Star Anise comes from the Illcium verum tree, native to Southeast Asia. Often seen as an inexpensive substitute for true anise in cooking, the distinctive star shaped fruits contain the aroma molecule anethole, responsible for the anise flavor.
In gins, it can be hard to tell which type of anise you’re tasting. The effect is very similar, as both anise and star anise impart a “anise” like flavor.
Beyond the spirit and the juniper berries, you can feel free to experiment with whatever botanicals you like. Some of the most commonly used gin botanicals (after juniper) are coriander seed, angelica root, citrus peel and cassia bark or cinnamon – but feel free to raid the spice cabinet and herb garden. You could try bay leaves, rosemary, liquorice powder, lavender, cardamom, cumin, fennel seeds, lemongrass…pretty much anything you fancy!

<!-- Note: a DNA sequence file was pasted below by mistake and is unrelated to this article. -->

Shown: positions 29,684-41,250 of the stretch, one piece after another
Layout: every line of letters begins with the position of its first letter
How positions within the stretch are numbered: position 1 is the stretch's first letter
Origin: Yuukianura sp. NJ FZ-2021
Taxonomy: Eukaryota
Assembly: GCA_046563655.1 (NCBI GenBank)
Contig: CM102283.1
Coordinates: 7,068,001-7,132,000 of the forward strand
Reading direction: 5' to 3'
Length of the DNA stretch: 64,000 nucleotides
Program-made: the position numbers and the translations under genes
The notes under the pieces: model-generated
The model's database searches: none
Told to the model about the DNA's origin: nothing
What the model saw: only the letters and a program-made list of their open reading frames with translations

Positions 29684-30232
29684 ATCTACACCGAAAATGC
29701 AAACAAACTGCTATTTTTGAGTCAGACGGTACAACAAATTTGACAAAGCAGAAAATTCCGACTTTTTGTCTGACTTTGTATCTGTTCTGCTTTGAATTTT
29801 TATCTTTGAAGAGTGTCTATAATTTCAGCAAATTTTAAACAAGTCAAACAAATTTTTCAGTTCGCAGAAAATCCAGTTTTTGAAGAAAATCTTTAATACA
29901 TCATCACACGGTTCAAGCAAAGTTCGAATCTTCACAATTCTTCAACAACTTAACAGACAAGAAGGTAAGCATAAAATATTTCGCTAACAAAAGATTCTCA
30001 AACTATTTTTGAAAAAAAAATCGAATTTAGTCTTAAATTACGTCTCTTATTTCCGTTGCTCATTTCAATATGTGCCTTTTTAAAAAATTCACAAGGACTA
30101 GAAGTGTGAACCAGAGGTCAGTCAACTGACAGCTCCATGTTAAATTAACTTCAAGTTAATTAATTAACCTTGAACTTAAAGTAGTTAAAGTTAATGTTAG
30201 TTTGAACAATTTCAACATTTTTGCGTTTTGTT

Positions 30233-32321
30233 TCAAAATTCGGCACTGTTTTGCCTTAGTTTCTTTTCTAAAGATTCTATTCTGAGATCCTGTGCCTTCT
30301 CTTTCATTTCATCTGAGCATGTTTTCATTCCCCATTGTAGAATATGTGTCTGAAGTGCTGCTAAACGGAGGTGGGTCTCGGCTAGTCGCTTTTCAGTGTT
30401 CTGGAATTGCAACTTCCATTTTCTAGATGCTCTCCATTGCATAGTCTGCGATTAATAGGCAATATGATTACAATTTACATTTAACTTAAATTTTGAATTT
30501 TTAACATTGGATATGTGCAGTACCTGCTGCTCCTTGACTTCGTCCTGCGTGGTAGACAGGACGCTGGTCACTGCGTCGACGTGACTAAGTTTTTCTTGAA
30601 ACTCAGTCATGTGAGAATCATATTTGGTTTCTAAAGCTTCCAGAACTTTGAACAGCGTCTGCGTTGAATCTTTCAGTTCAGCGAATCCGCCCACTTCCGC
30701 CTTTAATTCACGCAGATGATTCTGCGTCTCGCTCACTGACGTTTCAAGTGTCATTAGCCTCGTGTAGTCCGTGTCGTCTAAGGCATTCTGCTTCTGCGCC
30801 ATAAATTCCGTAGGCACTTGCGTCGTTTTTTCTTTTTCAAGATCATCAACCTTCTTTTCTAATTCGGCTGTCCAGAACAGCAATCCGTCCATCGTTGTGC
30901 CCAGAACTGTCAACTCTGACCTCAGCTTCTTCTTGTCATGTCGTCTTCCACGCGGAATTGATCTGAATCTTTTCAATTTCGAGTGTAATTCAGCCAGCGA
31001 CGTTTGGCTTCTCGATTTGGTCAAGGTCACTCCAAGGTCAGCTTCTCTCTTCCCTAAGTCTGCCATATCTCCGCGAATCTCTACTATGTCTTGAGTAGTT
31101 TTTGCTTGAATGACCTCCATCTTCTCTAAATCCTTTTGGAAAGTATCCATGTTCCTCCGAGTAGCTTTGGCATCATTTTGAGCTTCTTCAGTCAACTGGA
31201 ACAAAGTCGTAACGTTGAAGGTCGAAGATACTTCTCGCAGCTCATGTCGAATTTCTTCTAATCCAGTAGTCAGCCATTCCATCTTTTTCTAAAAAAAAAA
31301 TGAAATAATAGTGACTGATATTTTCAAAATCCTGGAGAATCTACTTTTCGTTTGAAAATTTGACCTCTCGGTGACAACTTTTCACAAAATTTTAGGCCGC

Check out this link for some info on ratios and some recipe ideas. https://www.lovebrewing.co.uk/guides/gin-recipes-using-botanicals/